The Teacher Appreciation Deficit

Thursday night, as I settled into my seat at Olympia High School’s end-of-the-year orchestra concert, my thoughts drifted back to earlier in the day when my thirty-four Masters Teaching Certification candidates discussed whether, as year-long interns, they felt sufficiently appreciated.

No surprise that most of them did not. Instead of partnering with them, they lamented that too many of their students’ parents ceded seemingly total responsibility for their  children’s education. I suggested that tough economic times seem to be bringing out the worse in an increasing number of people who seemingly view teachers—with their relative job security, solid health care benefits and retirement plans, and shorter than average work year—with antipathy and derision.

My doctoral dissertation was the story of a Global Studies high school in Southern California. Before putting pen to paper, I sat in on four classrooms for a few months. One dark fall morning, while I was interviewing one of the Global Studies teachers whose classroom I studied, he stopped me cold and said, “You’re the first person in twenty-three years who truly understands what I do.”

Most teachers do exceptionally good work in near total obscurity. Often, their administrators and colleagues don’t even have a feel for what they accomplish on a daily basis, let alone students’ parents or the public more generally. Ignorance breeds contempt.

Coaches, theater educators, and music educators are exceptions to the rule because their students sporadically perform in public. Typically, afterwards, the public praises their performances and applauds, sometimes as in the case of the Olympia High School end-of-the-year orchestra concert, lustily.

Absent audio tracks from their concert, there’s no way I can convey the brilliance of Olympia High’s orchestra program. It probably helps that I’m not a connoisseur of classical music, but at every concert I marvel anew at the excellence. Excellence that rests on parents like the GalPal who decided early on that our daughters were going to have every opportunity to excel at the violin, a network of outstanding private instructors, and Chip Freakin’ Schooler, the best orchestra teacher and conductor in at least this galaxy.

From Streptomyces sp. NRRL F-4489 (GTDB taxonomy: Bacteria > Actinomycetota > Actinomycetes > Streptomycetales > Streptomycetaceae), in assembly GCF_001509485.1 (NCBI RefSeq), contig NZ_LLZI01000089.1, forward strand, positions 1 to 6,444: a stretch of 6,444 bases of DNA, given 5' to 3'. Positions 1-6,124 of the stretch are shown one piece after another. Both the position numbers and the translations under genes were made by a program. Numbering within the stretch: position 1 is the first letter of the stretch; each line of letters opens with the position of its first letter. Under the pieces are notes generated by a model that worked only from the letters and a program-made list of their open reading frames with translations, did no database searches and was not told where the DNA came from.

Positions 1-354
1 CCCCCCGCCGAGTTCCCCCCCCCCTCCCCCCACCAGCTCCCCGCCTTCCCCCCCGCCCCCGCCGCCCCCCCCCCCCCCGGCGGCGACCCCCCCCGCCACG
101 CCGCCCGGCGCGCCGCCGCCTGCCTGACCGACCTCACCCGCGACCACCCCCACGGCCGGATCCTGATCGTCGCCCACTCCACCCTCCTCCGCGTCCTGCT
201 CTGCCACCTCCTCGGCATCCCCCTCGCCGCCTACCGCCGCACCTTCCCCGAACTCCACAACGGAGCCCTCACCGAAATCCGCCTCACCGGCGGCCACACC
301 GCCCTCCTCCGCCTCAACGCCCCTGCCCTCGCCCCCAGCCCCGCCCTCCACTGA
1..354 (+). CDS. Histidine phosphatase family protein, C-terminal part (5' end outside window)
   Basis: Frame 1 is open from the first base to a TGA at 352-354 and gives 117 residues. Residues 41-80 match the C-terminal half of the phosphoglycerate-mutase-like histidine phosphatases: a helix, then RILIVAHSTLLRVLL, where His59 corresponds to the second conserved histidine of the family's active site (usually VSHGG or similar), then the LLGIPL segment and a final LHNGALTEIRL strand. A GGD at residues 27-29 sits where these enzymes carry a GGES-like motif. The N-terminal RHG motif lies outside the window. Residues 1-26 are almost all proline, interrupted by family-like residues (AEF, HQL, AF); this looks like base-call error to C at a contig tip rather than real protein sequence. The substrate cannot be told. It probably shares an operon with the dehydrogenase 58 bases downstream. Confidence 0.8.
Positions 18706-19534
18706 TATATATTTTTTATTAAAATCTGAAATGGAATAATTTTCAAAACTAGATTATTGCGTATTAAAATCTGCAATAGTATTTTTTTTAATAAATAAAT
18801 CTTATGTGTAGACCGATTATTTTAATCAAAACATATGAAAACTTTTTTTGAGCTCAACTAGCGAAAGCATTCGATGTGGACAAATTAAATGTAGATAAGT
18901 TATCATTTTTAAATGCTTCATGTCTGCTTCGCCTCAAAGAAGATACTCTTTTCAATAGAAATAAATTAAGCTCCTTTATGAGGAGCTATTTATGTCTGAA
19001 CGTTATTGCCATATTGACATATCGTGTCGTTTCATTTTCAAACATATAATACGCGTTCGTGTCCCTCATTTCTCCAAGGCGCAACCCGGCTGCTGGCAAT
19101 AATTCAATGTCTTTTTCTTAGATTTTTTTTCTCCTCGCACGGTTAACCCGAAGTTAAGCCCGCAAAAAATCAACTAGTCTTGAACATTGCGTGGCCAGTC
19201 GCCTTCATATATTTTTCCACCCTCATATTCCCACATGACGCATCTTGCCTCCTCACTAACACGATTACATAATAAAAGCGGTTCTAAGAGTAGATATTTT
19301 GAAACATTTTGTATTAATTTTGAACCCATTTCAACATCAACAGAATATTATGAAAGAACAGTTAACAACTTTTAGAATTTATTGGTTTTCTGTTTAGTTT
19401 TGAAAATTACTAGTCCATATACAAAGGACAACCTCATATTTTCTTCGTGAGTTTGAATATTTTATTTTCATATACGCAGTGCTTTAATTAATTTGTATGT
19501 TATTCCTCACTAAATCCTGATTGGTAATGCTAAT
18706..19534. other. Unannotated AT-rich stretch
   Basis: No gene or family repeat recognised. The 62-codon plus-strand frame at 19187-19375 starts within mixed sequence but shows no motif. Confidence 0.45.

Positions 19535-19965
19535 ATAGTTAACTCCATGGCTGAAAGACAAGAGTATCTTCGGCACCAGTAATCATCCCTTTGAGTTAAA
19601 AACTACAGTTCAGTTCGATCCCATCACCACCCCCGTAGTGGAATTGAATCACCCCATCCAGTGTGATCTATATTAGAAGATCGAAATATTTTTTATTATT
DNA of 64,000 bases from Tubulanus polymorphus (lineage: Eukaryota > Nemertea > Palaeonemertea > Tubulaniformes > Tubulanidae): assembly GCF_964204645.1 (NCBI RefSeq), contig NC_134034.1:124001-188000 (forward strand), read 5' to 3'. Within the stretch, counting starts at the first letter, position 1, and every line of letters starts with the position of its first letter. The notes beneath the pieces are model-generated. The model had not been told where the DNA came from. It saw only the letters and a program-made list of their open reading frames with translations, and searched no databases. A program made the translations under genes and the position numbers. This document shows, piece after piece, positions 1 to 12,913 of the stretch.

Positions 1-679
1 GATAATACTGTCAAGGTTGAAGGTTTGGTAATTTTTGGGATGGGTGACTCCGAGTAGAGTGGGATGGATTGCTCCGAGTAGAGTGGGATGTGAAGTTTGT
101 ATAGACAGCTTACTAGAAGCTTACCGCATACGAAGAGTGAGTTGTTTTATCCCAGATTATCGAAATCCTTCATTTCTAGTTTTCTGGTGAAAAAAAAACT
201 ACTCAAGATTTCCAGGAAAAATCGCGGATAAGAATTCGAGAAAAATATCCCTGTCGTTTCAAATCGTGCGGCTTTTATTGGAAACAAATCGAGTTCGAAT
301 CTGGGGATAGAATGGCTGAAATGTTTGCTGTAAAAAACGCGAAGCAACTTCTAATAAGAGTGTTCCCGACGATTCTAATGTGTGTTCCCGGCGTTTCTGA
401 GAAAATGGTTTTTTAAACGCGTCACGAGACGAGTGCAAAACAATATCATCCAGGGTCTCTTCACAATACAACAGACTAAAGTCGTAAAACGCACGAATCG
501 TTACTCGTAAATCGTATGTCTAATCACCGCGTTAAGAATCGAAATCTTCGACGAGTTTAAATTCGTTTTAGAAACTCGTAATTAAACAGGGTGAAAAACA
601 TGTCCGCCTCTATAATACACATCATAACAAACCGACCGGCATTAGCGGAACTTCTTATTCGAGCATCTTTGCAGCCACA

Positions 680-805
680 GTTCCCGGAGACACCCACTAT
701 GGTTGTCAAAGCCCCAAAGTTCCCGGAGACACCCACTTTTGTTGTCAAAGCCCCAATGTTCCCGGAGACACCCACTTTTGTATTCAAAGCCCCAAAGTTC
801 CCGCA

Of course privilege comes into play, but what better use of financial resources than artistic excellence? In fact, increasingly I wonder if beautiful music, dance, literature, design, painting, photography and related art forms are all that matter. Maybe we have it exactly backwards, cutting arts education in the interest of economic utilitarianism and consumerism.

CFS deserves his own post, but for now, suffice to say he embodies a critical ingredient to reforming education and improving teaching—off the charts subject matter expertise. A couple of tweaks to his life journey and I suspect he’d be conducting a major U.S. symphony right now.

Instead, he’s working tirelessly with fourth and fifth graders and middle schoolers at several different schools preparing them for the high school orchestras. His work ethic rivals his musicality, so much so it takes most of the summer at his family’s Lake Cour d’ Alene cabin to decompress.

I feel deeply indebted to CFS for the educational experience he’s provided Fifteen and Eighteen. At the end of the concert, each senior gave him a bag of chips, then took turns reading a touching poem to him, then gave him flowers, then new rosin rags, then a special tuning fork set to 2011 megahertz. Craziness, teenagers being touching.

CFS balanced appreciation for his students’ affection with selfless and pragmatic attention to wrapping up the concert. Pride in the students’ accomplishments, without the personal ego one might expect.

It’s the end of the school year. Tell a Chip Schooler in your community why you appreciate them.

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